Thank you for sharing this early moment of your day with me, with God, and with the thoughts and words of this reading that I hope you will carry with you throughout the coming day and night.
Job 42:10-13 New Revised Standard Version (NRSV)
10 And the Lord restored the fortunes of Job when he had prayed for his friends; and the Lord gave Job twice as much as he had before. 11 Then there came to him all his brothers and sisters and all who had known him before, and they ate bread with him in his house; they showed him sympathy and comforted him for all the evil that the Lord had brought upon him; and each of them gave him a piece of money[a] and a gold ring. 12 The Lord blessed the latter days of Job more than his beginning; and he had fourteen thousand sheep, six thousand camels, a thousand yoke of oxen, and a thousand donkeys. 13 He also had seven sons and three daughters.
Tim’s Devotional Reflection for Today
The book of Job in the Hebrew scriptures is an ancient poem that is bookended by what many scholars believe is later prose. At the heart of the book of Job is the terrible suffering of a man who is completely blameless. His so-called “friends” harangue him relentlessly, saying that he must have done something to deserve his suffering while the reader knows he is a good person. It is a kind of satire pointing out how ridiculous it is to believe that good things happen to good people and bad things happen to bad people.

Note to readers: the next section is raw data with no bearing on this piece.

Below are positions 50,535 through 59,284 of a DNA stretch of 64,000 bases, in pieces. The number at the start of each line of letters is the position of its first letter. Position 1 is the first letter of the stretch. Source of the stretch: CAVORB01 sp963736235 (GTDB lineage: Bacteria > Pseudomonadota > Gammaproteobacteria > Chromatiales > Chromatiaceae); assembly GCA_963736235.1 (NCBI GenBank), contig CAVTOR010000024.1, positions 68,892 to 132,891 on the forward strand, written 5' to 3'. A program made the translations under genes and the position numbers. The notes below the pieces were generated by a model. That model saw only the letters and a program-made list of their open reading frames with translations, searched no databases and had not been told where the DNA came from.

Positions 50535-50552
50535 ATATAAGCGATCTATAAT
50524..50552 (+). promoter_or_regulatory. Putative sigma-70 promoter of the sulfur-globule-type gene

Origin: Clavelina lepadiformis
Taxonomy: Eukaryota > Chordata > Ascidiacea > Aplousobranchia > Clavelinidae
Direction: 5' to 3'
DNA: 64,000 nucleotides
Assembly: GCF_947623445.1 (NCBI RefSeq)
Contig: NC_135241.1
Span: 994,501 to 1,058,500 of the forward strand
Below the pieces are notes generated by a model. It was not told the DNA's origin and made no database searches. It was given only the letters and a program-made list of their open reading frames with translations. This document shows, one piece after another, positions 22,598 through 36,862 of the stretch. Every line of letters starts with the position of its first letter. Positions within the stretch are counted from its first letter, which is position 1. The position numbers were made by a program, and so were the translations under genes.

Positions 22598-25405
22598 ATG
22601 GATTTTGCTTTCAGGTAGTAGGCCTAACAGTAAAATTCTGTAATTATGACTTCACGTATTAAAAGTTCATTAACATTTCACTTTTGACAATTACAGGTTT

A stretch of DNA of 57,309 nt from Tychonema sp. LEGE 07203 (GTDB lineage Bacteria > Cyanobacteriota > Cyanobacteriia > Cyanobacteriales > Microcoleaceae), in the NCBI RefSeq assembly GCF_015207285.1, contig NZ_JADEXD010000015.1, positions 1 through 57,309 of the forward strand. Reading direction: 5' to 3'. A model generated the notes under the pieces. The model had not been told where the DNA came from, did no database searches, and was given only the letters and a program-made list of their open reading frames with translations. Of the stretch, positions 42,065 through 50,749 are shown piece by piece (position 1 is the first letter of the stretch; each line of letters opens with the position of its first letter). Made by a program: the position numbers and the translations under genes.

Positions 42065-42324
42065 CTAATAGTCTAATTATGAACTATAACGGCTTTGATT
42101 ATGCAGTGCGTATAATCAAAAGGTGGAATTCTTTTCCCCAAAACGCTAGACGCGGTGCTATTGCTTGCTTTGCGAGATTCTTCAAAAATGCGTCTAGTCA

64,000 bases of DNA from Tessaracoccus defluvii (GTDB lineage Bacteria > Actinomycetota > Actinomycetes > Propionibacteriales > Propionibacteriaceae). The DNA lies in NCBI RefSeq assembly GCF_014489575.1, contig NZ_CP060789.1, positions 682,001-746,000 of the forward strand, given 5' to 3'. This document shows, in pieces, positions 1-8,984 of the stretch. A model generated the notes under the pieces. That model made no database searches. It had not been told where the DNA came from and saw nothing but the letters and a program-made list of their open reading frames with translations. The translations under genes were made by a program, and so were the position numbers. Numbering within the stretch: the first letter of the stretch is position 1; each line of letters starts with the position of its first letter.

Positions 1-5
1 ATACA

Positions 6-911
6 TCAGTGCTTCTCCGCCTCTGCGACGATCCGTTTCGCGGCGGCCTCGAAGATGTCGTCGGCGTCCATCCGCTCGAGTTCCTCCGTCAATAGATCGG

The prose sections at the end of the book is the attempt to resolve everything that has happened to him by “restoring” what he has lost twofold. But is that really “fixing” it? Job lost everything, including his family, and it is hard to see how getting double could make up for the losses he had suffered.
So, what are we to make of this? Perhaps the message for us is twofold and both speak to the human condition and remind us of important truths.
First, bad things happen to good people sometimes. If you read the book of Job carefully you will see that Job’s so-called “friends” come out looking ridiculous as they try to argue that surely Job has done something to deserve all his suffering. Job’s friends—and others who think that we always get what we deserve—are just plain wrong. The book of Job is a kind of satire on that way of thinking. Jesus says in the Sermon on the Mount in the gospel of Matthew that God “makes the sun rise on both the evil and the good and sends rain on both the righteous and the unrighteous.” (Matthew 5:45)
Second, tragedy can strike anyone at any time, but it doesn’t have to mean that life ends and there is no future. Job’s life goes on, even though the losses he has experienced remain. Perhaps you have experienced the kind of tragedy in your life that makes you wonder if—and how—you can go on. The good news of our faith is that tragedy—even death itself—does not have the final word.
I hope you will take a few moments to let the words of this message and the emotion that always connects us to music connect with your soul. I am so grateful for you, for our church, and for the Love that will see us all through this very difficult time. Please stay safe and well and we’ll be together again in spirit tomorrow morning!
Grace and Peace,
Dr. Tim Bruster